Epigenetics and Preconception Nutrition

You may already know that good nutrition is really important during the preconception period for creating healthy eggs and sperm. You may also know that good nutrition is important for the health of your growing baby. But did you know that the food you eat prior to and during pregnancy influences the genetic expression of not only your baby, but your baby’s baby? Preconception nutrition has a multigenerational impact! Studies show that the nutritional status of the mother impacts herself, her baby and her child’s reproductive cells (therefore her baby’s baby) (1).

We know this via recent studies in epigenetics. Epigenetics refers to a series of complex processes that change genetic expression without changing the genes themselves. While we may be genetically predisposed to something, the expression of that gene can be influenced by nutrition (or specific nutrients), lifestyle and environment. The impact of nutrition on epigenetic response seems to be most influential during the first 1000 days of life – or from conception to 2 years old.

Both Mum and Dads health and nutritional status needs to be considered.

It is generally understood that optimum maternal health is essential in order to support healthy conception and pregnancy. What is sometimes overlooked, is the health of the father. But paternal health is of equal importance.

Studies have demonstrated that the nutritional conditions of paternal grandfathers influenced the metabolic health and longevity of their grandchildren (2). We have also seen that children of obese fathers are more likely to become obese (3, 4) – and this may be due to the fact that the sperm of obese men is epigenetically different to that of lean mean (4).

Excellent nutritional status is key in supporting paternal health to create optimal epigenetic expression in their baby. We know that optimum levels of zinc, vitamin C, selenium, folate and coQ10 are essential. Of course, maternal nutritional status is also essential in establishing optimal genetic expression for her baby; with B vitamins, iron, iodine, vitamin D, and choline being of particular importance.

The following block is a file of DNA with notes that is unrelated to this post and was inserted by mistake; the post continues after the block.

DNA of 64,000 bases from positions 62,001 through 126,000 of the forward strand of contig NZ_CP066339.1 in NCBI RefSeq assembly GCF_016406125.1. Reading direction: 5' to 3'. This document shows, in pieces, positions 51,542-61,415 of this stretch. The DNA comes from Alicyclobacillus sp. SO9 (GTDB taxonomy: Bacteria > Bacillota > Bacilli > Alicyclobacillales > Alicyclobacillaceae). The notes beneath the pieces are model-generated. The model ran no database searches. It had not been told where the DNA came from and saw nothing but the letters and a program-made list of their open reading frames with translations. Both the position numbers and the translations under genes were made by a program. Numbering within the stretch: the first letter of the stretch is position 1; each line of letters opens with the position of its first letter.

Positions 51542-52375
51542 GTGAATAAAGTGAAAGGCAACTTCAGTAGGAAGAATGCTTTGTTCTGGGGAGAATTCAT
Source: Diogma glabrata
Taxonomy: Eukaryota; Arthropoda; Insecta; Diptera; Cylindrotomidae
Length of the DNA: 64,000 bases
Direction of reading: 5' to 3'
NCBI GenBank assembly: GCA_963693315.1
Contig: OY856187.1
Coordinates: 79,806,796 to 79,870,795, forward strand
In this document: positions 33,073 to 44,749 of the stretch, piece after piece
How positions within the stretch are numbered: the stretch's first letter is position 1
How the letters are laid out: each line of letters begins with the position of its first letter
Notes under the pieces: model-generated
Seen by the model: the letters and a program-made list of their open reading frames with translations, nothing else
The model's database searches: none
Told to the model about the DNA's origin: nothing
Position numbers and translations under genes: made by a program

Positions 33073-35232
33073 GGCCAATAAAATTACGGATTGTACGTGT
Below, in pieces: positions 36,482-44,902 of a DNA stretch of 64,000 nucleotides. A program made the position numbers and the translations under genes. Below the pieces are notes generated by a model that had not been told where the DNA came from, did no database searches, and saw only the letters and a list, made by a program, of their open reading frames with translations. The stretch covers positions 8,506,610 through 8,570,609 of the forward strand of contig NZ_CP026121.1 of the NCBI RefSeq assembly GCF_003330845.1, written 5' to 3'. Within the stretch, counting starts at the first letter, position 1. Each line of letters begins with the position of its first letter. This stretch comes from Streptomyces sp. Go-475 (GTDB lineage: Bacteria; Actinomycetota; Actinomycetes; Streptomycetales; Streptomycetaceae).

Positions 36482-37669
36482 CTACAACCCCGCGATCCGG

While it is important to obtain all of the essential vitamins and minerals from a wholefoods diet of bountiful fruits and vegetables, proteins, wholegrains, nuts and seeds and healthy fats, nutritional demand is higher during the preconception period and supplementation may be required. Testing nutritional status during the preconception period is essential so that we can tailor a nutrition and supplement plan specific to you.

If you are planning a baby and would like some support nutritionally to ensure the healthiest outcomes for not only yourself but also your future baby (and your baby’s baby) please reach out and make an appointment with Chantelle 


  1. Perera, F. & Herbstman, J. (2011). Prenatal environmental exposures, epigenetics and disease. Reproductive Toxicology, 31(3), 363-373.
  2. Vågero, D., Pinger, P.R., Aronsson, V. & van den Berg, G. J. (2018). Paternal grandfathers access to food predicts all-cause and cancer mortality in grandsons. Nature Communications, 9(5124).
  3. McPherson, N.O., Fullston, T., Aitkin, R. J. & Lane, M. (2014). Paternal obesity, interventions and mechanistic pathways to impaired health in offspring. Annals of Nutrition and Metabolism, 64(3-4), 231-238.
  4. Donkin, I., Versteyhe, S., Ingerslev, L. R., Qian, K., Mechta, M., NOrdkap, L., et al. (2016). Obesity and bariatric surgery drive epigenetic variation of spermatozoa in humans. Cell Metabolism, 23(2), 369-378.